Melbourne photographer and seasoned traveller Paul Barbera has photographed over 90 creative offices all over the world for his personal project Where They Create, which began as a blog and has since culminated into a book concept for Frame, a renowned book publisher in Amsterdam.
Living an enviable lifestyle, Barbera journeys between two hemispheres, with occasional stopovers in other corners of the world, for that perfect shot. In his photography work, he has had the pleasure of meeting some of his design heroes including the Campana Brothers, Rossellini Missoni and Martin Baas.
But it was a slow start for Barbera, who took a while to find his proverbial calling in life. As a 16-year-old, he did not think much of classroom learning. This was evidenced by the number of hours he clocked up in the darkroom.
“School never made any sense to me – all the kids sitting still in a classroom for hours on end not moving. It was weird,” recalls Barbera. “I ended up spending lots of time in the dark room and weekends working at a lab and taking lots of pictures with dad's old Minolta SR-T 101.”
Barbera, who has dyslexia, struggled at school and felt that he would never get into university. His work, however, spoke for itself and the passionate Melburnian gained entry and later graduated from VCA in Fine Arts. Barbera went on to do photography professionally, taking on all kinds of jobs shooting commercial ad campaigns."
A significant career turning point came in the form of his neighbour, a furniture designer whose work, photographed by Barbera, appeared in a Marie Claire magazine; the shots subsequently impressed the lifestyle editor, who asked him to do some editorial for the magazine. Needless to say, Barbera’s career took an upswing from there, bringing him to his current projects and successes. He is careful to state, however, that Where They Create is not a new concept. “It’s more me documenting the spaces around me the past 15 years,” he says. “Also, it's a complete reaction to shooting for Vogue Living and Elle Decor type magazines, which are super stylised.”
Despite Barbera’s humble admissions, the photographic blog is a fascinating and intimate look into the lives of creative studios in Melbourne and around the world, studios that would often only been seen by a privileged few – either friends or clients. The studios, which include locals Tin & Ed, Tongue and Groove and Alpha60, and further afield Fantastic Man, IDN magazine and Marcel van Doorn, range from the messy and chaotic to the beautifully furnished and well appointed.
“I am a voyeur by nature and most of my work is about that,” admits Barbera. “I use it as a way to go and meet the people I most admire, and it’s a way to explore a city – you get to go to places you would never normally go. The book doesn’t talk about their work, how successful they are, or who they are. It talks about the shared common ground we all have as creative people, and the struggles we go through.”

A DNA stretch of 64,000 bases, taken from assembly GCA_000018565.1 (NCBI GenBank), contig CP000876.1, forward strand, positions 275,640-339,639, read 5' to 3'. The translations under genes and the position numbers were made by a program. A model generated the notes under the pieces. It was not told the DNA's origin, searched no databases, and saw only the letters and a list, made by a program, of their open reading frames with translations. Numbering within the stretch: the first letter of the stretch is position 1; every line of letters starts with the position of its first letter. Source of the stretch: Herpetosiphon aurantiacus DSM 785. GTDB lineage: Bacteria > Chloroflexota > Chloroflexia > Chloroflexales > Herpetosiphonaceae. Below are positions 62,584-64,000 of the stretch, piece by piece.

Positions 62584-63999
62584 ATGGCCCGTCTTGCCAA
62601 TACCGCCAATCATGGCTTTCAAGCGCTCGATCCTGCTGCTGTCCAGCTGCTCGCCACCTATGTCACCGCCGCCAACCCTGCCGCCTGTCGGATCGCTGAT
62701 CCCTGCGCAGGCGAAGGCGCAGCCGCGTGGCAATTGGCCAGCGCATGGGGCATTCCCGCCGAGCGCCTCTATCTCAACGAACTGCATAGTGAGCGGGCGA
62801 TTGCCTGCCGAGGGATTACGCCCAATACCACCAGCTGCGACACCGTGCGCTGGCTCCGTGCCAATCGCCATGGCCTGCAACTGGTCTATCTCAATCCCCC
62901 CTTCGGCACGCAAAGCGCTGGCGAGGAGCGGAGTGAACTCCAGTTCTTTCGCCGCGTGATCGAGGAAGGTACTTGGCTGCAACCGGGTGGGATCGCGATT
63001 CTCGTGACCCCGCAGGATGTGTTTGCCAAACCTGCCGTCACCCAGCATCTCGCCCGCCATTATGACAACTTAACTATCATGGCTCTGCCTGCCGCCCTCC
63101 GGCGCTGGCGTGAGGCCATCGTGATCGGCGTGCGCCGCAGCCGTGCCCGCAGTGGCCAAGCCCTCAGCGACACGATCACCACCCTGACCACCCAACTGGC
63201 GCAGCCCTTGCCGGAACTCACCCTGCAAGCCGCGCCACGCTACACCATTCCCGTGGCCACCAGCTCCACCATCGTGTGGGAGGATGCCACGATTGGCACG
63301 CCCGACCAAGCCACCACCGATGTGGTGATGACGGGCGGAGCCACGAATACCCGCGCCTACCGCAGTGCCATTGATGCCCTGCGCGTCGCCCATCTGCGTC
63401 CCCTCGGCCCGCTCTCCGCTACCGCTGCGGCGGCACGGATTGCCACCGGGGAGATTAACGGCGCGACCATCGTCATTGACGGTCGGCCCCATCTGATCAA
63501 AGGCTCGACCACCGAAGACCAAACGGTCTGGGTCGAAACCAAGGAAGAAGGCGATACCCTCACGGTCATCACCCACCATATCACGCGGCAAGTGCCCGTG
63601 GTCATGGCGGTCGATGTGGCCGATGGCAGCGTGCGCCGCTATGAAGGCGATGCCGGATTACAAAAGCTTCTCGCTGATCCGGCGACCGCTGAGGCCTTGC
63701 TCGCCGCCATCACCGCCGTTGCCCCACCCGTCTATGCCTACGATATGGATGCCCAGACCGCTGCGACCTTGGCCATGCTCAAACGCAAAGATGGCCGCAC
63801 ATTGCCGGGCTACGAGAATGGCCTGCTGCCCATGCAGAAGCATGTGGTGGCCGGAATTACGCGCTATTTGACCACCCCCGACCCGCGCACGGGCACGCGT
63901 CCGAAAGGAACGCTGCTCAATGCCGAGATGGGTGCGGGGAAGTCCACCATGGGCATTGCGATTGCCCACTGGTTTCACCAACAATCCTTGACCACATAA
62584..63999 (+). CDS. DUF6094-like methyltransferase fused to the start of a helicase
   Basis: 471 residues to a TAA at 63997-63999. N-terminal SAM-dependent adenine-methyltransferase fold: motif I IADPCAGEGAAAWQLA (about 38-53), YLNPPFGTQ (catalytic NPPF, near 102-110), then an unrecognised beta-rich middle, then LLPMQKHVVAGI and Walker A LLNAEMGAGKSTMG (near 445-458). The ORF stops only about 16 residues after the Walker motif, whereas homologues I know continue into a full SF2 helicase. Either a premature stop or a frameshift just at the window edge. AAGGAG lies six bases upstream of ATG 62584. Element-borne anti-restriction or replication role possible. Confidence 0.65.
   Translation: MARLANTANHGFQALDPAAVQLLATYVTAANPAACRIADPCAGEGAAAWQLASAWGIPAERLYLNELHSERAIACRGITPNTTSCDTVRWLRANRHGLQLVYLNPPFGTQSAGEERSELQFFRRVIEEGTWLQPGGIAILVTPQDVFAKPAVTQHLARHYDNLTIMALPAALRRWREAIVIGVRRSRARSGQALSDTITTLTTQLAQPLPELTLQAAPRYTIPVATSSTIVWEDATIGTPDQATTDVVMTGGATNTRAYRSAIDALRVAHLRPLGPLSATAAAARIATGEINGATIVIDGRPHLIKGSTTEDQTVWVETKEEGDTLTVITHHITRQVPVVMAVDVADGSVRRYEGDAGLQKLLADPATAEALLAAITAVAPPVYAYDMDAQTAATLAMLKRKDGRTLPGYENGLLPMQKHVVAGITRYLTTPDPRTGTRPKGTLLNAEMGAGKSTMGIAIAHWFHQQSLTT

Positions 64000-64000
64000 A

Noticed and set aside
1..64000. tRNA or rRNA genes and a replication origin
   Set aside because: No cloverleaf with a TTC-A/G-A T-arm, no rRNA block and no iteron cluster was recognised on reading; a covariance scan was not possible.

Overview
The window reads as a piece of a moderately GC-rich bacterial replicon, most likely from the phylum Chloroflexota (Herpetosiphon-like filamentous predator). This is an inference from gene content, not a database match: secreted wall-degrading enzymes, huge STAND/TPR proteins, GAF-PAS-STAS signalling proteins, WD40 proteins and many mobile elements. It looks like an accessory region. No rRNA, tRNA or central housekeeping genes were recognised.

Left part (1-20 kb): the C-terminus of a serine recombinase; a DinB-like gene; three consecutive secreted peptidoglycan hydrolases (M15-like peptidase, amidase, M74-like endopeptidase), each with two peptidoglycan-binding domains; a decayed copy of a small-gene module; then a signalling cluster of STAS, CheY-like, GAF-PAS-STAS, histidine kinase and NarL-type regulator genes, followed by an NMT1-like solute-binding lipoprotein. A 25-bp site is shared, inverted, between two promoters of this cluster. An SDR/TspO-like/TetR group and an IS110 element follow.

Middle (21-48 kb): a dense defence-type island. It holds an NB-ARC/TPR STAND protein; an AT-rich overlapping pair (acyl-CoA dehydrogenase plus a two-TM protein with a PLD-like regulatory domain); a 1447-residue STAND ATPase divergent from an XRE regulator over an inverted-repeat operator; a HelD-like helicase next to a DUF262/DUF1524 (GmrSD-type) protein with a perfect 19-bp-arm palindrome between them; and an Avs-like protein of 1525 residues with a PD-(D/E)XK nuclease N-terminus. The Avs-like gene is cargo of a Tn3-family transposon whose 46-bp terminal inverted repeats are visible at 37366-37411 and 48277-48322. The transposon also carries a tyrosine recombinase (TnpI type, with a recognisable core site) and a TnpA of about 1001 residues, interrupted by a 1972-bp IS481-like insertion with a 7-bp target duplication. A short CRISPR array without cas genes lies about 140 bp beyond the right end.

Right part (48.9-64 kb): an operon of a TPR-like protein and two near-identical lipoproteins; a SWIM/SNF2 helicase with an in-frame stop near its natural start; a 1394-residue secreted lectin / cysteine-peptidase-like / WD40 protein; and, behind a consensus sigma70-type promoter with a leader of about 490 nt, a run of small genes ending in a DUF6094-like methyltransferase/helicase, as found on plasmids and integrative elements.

When asked why the project has been successful, Barbera’s answer is simple but astute. “I guess people like to see other spaces and everyone loves to have their space documented,” he offers. But Barbera attributes much of this success also to social media. “My blog has given my work exposure to so many markets, and to so many people,” he explains. “It’s got me into many magazines and led me to shooting studios all around the world.”
Although Barbera doesn’t generate any money from the traffic that comes to his site, he has built a community around his projects, with the people in these communities acting as ambassadors, bringing his work to the attention of Amsterdam’s Frame, for instance. Known in the design industry for creating beautiful magazines such as Frame, Mark and Elephant, the Dutch publishers will turn Where They Create into a book for release in September next year.
“I think in the past, the power of social media was in the hands of a few who curated a certain view and perspective,” explains Barbera. ‘That's changed; it’s flattened out so that many more people hold that place and that power, and there are more unique voices and it has made the process of information flow more fluid.” It’s taken almost 20 years of taking on every type of job for Barbera to find his style, but he now feels he is on the right track. ‘I am really only now at the start of my career.’
For many creative folk, Barbera is an example of a self-made man, someone who has created his own success through trial and error, with a bit of help from his friends. His work, tangible in his blog, is something he has personally crafted, achieved on its own merits. Though he has sought other, less fulfilling, projects he has still managed what most of creative people have struggled to obtain: a life based on a passion and a well-honed talent. As Barbera’s experience of school illuminated, “I think once you’re told you are good at something, you become better at it.”